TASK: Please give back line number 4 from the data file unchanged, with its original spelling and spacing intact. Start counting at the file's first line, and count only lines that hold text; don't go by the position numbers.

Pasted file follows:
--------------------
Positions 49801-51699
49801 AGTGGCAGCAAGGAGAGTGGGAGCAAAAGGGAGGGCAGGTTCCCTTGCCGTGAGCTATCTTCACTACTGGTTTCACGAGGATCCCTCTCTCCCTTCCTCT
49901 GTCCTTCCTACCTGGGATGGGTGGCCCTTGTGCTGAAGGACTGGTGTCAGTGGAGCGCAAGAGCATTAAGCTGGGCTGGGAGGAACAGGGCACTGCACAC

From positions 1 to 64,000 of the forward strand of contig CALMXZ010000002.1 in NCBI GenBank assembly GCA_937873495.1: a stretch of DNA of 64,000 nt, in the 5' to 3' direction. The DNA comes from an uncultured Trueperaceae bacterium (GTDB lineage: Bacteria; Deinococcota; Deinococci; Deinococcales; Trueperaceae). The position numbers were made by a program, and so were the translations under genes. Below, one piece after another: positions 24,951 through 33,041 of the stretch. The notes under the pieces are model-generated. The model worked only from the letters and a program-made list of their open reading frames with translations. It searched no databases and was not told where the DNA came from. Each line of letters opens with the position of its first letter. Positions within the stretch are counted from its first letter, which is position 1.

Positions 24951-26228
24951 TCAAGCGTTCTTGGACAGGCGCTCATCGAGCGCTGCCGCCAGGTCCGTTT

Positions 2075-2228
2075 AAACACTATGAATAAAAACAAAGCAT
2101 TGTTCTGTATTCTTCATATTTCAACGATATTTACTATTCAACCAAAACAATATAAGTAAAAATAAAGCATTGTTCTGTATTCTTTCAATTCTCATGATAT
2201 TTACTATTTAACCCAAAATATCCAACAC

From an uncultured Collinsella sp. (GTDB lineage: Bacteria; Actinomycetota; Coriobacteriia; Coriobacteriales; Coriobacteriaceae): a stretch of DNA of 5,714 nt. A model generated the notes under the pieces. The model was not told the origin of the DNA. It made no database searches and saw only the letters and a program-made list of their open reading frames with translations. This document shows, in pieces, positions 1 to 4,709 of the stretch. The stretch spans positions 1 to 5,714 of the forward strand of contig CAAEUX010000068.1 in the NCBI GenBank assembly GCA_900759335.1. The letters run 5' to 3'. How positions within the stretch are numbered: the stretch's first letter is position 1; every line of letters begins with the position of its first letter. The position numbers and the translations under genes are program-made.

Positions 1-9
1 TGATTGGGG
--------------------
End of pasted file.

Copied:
From positions 1 to 64,000 of the forward strand of contig CALMXZ010000002.1 in NCBI GenBank assembly GCA_937873495.1: a stretch of DNA of 64,000 nt, in the 5' to 3' direction. The DNA comes from an uncultured Trueperaceae bacterium (GTDB lineage: Bacteria; Deinococcota; Deinococci; Deinococcales; Trueperaceae). The position numbers were made by a program, and so were the translations under genes. Below, one piece after another: positions 24,951 through 33,041 of the stretch. The notes under the pieces are model-generated. The model worked only from the letters and a program-made list of their open reading frames with translations. It searched no databases and was not told where the DNA came from. Each line of letters opens with the position of its first letter. Positions within the stretch are counted from its first letter, which is position 1.